Review of Ipod Nano 5th Generation: Great Tool for Podcasting and Shooting Videos on the Run

Ipod Nano 5GLast Christmas Santa Claus fulfilled my major gift request by bringing me a new 5th generation Ipod Nano to replace my old 2nd generation model. My Nano 2G had served me well for over two years, but it suffered a touchpad malfunction from an excess of sweat damage due to 1500+ miles of use on my runs. My attempt to home repair the touchpad was successful (with parts bought on the cheap from ebay), but I broke the LCD screen in the process, and another attempt at fixing seemed to not be worth the effort and/or cost. I was ready to step up to a new model for use on the run, and it was just my luck that the 5G had just arrived on the market.

While the basic functions of the new Nano 5G are more or less similar to my old 2G (e.g., size, audio quality, controls, portability, etc.), where the new Nano really shines is as a tool/gadget for a runner and beginning podcaster/videocaster like myself. While neither the video or audio quality are top notch out of the box, they are sufficient for my purposes for now (audio quality is improved with an external  mic, but more on that later), and have made my entry into the podcasting world far smoother than it might otherwise have been.

With this intro, here are some of the upgrades and new features that have caused me to fall in love with the 5th Generation Ipod Nano:

Storage Space: The jump from a 1GB Nano 2G to a 16GB model was by itself a cause for great joy (I’m not kidding!), as it has relieved my need to constantly shuffle podcast episodes and music on and off before each run due to space limitations. With 16GB of storage space, I have more than enough room to put whatever I want on the Nano, from music to podcasts to audiobooks to videos (yes, videos!). While I haven’t and likely won’t attempt to watch a video on the run, it would be an interesting challenge.

The other positive aspect of having an immense amount of storage space is that the Nano 5G can record both audio and video (see below), and 16GB offers plenty of room to do this without constantly having to dump the files onto my laptop.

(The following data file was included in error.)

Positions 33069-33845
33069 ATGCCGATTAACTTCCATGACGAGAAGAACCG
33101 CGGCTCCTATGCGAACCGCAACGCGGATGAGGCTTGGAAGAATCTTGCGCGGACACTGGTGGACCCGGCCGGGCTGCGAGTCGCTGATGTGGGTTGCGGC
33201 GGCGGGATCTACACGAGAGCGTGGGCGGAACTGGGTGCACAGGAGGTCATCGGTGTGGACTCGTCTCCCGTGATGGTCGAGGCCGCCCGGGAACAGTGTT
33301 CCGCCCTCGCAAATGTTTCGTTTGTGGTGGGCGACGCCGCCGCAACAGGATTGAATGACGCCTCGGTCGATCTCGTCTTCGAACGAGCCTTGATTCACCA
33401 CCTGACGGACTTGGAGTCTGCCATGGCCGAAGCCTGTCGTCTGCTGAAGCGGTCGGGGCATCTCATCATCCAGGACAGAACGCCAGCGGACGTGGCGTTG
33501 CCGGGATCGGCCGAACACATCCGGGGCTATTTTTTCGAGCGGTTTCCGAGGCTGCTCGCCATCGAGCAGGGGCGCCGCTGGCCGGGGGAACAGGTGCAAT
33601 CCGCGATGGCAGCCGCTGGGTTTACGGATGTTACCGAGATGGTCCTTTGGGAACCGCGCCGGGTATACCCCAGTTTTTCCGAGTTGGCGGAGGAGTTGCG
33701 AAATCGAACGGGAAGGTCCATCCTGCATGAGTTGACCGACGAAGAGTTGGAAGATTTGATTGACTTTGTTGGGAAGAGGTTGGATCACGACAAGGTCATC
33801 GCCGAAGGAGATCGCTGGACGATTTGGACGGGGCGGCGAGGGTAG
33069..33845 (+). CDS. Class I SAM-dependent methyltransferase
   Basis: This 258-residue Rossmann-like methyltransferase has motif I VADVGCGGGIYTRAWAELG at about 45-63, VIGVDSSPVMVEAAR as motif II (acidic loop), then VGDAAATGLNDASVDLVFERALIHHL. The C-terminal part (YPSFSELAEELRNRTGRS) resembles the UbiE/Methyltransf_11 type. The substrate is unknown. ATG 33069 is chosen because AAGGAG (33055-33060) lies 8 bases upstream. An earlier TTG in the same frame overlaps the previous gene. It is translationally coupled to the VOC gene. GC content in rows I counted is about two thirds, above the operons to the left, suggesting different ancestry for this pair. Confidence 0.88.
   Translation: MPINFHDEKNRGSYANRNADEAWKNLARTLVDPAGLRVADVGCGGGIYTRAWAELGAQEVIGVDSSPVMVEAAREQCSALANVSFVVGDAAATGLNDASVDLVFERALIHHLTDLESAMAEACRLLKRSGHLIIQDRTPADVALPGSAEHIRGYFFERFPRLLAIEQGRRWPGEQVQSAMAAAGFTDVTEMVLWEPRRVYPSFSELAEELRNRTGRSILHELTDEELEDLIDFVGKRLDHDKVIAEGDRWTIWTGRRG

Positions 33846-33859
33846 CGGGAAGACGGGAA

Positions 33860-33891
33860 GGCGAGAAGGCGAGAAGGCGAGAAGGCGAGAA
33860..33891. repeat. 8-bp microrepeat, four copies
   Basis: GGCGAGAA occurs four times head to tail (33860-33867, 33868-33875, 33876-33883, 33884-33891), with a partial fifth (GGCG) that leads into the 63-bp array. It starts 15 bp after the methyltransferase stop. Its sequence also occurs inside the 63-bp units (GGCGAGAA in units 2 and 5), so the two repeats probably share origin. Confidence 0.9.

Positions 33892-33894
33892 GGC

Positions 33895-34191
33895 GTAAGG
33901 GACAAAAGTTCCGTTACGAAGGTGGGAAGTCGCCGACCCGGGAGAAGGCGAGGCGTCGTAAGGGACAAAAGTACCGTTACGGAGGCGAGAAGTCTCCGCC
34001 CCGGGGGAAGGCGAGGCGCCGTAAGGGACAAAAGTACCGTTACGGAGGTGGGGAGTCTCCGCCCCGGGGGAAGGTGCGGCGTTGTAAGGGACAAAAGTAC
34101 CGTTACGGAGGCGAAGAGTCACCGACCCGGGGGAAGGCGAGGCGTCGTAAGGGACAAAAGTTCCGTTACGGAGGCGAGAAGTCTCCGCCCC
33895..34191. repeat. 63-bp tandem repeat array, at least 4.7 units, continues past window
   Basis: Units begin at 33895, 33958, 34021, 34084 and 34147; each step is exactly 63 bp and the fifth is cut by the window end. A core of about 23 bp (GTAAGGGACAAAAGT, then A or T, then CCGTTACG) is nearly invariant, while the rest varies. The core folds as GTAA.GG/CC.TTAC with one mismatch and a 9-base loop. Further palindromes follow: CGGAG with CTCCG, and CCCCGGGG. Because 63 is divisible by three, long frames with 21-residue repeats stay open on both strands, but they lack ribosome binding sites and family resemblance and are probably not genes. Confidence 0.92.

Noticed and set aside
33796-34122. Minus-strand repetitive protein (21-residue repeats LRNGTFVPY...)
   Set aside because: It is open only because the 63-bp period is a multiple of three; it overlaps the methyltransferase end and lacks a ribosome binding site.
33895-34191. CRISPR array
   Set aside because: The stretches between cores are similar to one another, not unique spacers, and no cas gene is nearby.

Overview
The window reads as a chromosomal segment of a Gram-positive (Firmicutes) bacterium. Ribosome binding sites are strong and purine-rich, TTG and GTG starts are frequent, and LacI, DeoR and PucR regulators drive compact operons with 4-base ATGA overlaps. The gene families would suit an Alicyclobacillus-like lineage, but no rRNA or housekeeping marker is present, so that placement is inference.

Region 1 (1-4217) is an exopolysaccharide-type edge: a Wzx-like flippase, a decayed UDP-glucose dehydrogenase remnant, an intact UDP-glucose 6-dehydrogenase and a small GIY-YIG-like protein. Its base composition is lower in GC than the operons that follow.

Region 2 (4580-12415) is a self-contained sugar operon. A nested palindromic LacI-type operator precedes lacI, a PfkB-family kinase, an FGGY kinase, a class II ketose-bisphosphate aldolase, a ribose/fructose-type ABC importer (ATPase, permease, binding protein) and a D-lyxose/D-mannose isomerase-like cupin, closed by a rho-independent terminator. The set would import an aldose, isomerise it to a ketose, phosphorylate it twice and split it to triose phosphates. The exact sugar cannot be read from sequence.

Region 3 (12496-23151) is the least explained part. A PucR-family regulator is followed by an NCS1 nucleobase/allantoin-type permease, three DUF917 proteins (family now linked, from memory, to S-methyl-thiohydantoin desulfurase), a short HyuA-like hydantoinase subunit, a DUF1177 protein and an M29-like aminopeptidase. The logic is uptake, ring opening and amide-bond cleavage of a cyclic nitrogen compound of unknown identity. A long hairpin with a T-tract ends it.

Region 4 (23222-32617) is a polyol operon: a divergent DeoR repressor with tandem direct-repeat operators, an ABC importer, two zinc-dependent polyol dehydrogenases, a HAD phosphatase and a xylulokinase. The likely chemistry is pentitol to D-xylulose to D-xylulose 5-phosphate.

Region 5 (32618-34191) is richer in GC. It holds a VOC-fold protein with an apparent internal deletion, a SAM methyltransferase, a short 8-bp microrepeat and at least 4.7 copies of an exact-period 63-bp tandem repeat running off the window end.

Video Screen: Yes, I can watch videos on my new Nano, which I could not do on my old one. While this is nice in some situations (e.g., on an airplane when my kids have commandeered my Ipod Touch), I don’t forsee myself watching many movies on the small Nano screen. That being said, the screen resolution is great, and it’s perfect for playing back videos taken using the on-board video camera. I often take short clips and show them to the kids (the Nano 5G has an on-board speaker that is sufficiently loud for this purpose, although the sound quality is tinny – wouldn’t expect much more from something this small), and they enjoy seeing videos of themselves replayed immediately after I take them.

Photograph of the camera, microphone and speak...Image via Wikipedia

Video Camera: Perhaps the coolest feature new to the Ipod Nano 5G is the on-board video camera.  The camera consists of a tiny little lens situated in the bottom-left corner of the back-side of the Nano – it’s about the diameter of a lollipop stick (see picture at right). Immediately next to it is a pin-hole sized opening for the microphone to capture audio. I’ve seen people complain about the location of the camera since it’s easy to block it with your finger by accident while recording (yes, this does happen to me on occasion), and it would have been more convenient had it been placed at the top-left, but once you get used to its position it ceases to be a major issue.

The Nano 5G camera captures VGA video (640×480 pixels) using the H.264/MPEG-4 compression codec, and it shoots up to 30 frames per second with AAC audio.  The files produced are fairly small for video, so the 16GB storage capacity is enough so that you’ll likely drain your battery while filming before you fill the drive up (unless you have the thing stuffed to the gills with other content). The quality is by no means HD, but again, this is a Nano – the thing is tiny, and the lower quality and smaller file sizes mean more content can be filmed and saved. The videos produced are more than adequate for recording to share on-line, and to be honest, I think they look pretty good.  Below is a sample video that I shot with the Nano 5G last weekend on a run in Maine in a steadily falling snow – quality is reduced a bit in the upload process to Vimeo, but you can at least get a feel for what this little thing can do:

Maine Winter Run from Pete Larson on Vimeo.
This is a video taken during a snowy run in Maine – sometimes the best runs are those that are not run in the best of conditions. This was one of those.